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Author Topic: Radella Club Fire c. 1964 Ian Gardner.  (Read 2768 times)
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« on: August 09, 2008, 06:12:50 PM »


At the time of the fire which destroyed the Radella Club I was Superintendent of Radella Estate and a member of the Club Committee. The Radella Superintendent’s bungalow was on a hill overlooking the grounds and club. On the hill opposite, behind the club, was the Nanu Oya/Talawakelle road with a couple of boutiques on it.

It was well into the night when my telephone rang and a voice, having checked that I was the Superintendent, said, “Mahathaya, the club is on fire!”. It was someone from the boutiques. I went to a window to have a look at the club and could see that the ridge and some feet on either side of the roof above the main hall were red hot so I telephoned the Secretary, the Superintendent of Wangie Oya, told him the news, asked him to go down to the club as soon as he could and said that I would telephone the President and then come down myself. I telephoned the President, the Superintendent of Edinburgh, told him what was happening, that the Treasurer and I were going down and asked him to pass the word on to other committee members and others as he thought fit.

When I reached the club I found the Caretaker/Barman (Hendrik?) standing at the entrance to the clubhouse. The liquor store was immediately inside the front doors on the right and apparently was not yet alight. Wanting to salvage the liquor I told him to open the doors but he did not want to do so as it would let oxygen into the fire. There was no time to be debating the point so I ordered him, “Open the doors, or I will kick them open!” He opened them and there was an almighty roar as the flames were fed with oxygen and air – the fire that had been relatively subdued along the further walls and windows and under the roof ignited into one single mass engulfing the hall before it settled again on the sides and above.

I could hear bottles of liquor exploding in the store but there was little fire there so I went in and passed out as many boxes and bottles as I could to Hendrik.

By then then bar area was engulfed in flames, as was the stage and the hundreds of chairs stored beneath it, I noticed molten glass pouring off windows as I went over to the library on the other side of the hall and to the left. The library was not yet on fire so I handed out to waiting hands, the furniture and what else I could until a part of the then alight ceiling fell in and I knew it was time to get out. This I did via one of the library windows just before that room burst into flames.

Outside, on looking for the items I had rescued from the library I found that all of it had been spirited away by eager hands to the lines nearby. By this time the Treasurer and others had arrived with fire extinguishers etc. and there was also a bucket line at work from the river close by but all this was futile. We could still hear exploding bottles of liquor.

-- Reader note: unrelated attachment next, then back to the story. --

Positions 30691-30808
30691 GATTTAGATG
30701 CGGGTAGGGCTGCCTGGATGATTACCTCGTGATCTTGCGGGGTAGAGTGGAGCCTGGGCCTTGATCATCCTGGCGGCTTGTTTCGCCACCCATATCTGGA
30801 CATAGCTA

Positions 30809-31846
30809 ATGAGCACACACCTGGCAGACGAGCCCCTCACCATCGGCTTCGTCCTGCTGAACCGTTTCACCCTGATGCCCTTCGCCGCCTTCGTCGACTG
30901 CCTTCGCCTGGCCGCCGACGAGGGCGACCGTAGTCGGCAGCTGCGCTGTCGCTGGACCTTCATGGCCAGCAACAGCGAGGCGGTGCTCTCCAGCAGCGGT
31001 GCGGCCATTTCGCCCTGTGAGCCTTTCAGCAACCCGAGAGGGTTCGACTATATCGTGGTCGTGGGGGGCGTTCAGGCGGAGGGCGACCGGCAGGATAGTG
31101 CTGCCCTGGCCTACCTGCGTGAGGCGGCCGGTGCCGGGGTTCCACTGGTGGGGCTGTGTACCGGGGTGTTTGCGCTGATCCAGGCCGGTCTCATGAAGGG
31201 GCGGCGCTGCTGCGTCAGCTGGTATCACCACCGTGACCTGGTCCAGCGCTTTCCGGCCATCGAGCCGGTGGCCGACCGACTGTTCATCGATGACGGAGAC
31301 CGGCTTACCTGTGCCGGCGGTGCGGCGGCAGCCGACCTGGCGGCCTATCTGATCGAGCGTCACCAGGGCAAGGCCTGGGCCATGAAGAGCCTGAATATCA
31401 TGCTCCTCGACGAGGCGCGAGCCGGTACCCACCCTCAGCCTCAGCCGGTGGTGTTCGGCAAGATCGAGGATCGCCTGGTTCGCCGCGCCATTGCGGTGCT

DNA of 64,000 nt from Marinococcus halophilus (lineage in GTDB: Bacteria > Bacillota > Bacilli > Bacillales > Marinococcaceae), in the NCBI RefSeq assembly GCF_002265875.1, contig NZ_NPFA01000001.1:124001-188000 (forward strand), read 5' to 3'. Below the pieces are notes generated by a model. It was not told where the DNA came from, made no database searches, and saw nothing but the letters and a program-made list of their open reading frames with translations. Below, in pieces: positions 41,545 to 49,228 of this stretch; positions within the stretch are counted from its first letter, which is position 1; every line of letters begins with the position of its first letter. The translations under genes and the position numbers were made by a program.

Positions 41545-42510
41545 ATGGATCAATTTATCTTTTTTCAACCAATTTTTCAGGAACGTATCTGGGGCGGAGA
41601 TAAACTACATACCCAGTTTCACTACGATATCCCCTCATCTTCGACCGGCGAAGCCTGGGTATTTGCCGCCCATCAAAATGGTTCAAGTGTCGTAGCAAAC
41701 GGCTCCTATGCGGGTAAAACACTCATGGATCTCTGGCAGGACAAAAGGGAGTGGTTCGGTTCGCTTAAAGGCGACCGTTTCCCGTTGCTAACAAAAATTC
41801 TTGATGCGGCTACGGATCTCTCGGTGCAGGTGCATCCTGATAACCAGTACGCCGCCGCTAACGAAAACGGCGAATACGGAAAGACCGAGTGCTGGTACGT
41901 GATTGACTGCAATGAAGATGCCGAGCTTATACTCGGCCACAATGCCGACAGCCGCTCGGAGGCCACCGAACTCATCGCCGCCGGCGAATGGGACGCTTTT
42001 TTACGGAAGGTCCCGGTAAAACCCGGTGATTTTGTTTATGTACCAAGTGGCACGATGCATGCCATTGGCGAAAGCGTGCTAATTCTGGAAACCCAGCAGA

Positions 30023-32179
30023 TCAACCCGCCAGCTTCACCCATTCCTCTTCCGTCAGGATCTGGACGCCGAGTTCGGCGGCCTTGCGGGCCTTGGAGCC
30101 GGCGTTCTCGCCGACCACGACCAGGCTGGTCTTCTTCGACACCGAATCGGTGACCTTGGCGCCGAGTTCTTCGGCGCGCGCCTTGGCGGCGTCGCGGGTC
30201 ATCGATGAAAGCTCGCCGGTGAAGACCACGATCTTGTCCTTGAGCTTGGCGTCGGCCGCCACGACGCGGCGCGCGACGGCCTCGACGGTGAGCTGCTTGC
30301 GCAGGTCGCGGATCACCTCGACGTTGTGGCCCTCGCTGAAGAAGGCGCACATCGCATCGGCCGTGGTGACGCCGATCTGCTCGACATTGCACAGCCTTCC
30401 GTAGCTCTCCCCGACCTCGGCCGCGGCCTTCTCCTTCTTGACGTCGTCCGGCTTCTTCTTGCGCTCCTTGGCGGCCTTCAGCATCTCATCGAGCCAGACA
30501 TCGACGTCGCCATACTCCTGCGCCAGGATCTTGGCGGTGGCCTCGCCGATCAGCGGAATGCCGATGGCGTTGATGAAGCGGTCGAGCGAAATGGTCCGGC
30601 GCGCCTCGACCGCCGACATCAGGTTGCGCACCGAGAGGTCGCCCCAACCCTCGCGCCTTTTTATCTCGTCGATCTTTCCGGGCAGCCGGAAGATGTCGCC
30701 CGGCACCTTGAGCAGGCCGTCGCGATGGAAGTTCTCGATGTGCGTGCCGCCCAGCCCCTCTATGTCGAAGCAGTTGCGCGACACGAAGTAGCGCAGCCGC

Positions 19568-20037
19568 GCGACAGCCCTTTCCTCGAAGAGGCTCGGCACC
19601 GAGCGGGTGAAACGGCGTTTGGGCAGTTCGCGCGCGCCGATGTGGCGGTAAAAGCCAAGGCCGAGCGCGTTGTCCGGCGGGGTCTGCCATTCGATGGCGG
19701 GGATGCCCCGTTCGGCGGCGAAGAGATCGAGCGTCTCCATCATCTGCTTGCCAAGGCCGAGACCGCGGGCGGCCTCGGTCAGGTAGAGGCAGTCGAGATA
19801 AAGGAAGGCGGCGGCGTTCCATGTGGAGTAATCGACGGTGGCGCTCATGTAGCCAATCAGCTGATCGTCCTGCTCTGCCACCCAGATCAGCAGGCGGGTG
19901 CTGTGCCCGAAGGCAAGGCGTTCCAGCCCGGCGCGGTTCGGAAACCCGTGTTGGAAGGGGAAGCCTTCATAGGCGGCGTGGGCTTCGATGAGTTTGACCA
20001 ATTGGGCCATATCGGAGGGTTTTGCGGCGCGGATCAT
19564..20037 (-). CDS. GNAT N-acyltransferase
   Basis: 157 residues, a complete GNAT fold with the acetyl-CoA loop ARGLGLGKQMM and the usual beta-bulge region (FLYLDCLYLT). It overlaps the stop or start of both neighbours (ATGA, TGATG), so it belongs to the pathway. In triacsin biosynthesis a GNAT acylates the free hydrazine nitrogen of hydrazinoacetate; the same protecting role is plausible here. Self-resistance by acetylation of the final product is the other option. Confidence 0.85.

Returning the next morning we were devastated: there were only the charred walls of the main building standing. Fortunately, there had never been any danger to the squash court, the covered way to the dressing rooms, the dressing rooms themselves and the old stables.

Later that morning Chandra Hemachandra, a club member and chief of Hemachandra & Sons, transport agent for a large number of estates in the Dimbulla and Dickoya districts, and building contractors, arrived on the scene having heard of the catastrophe. Like the rest of us he was dejected and said that we must rebuild immediately and that he would put his men to work straight away. He stuck to his word! Later, I gifted to the club what framed photographs I had of D.A.C.C rugby teams.

We were later to find that the fire was caused by an electrical fault in the roof and that the club’s insurance had lapsed a week or so before the fire and had not been renewed at the time of the fire. We also decided, at the next committee meeting that all companies having estates in the Dimbulla district would be requested to donate Rs.1 per acre towards the rebuilding of the club. My recollection is that most, if not all, the companies obliged.

RE: Radella Club Fire c. 1964 Mickey Cooke 18/01/07 06:57


My recollections of the Radella Club, is the new Clubhouse. The grandiose Christmas parties for the children, with Santa being Tony Farweather riding in on a white horse. To say we lived in a different time period, is true. Now living in Canada, trying to recreate the pictures and memories to my daughter and nephews - get quite entertaining, as the only proof is a back and white photograph or two!
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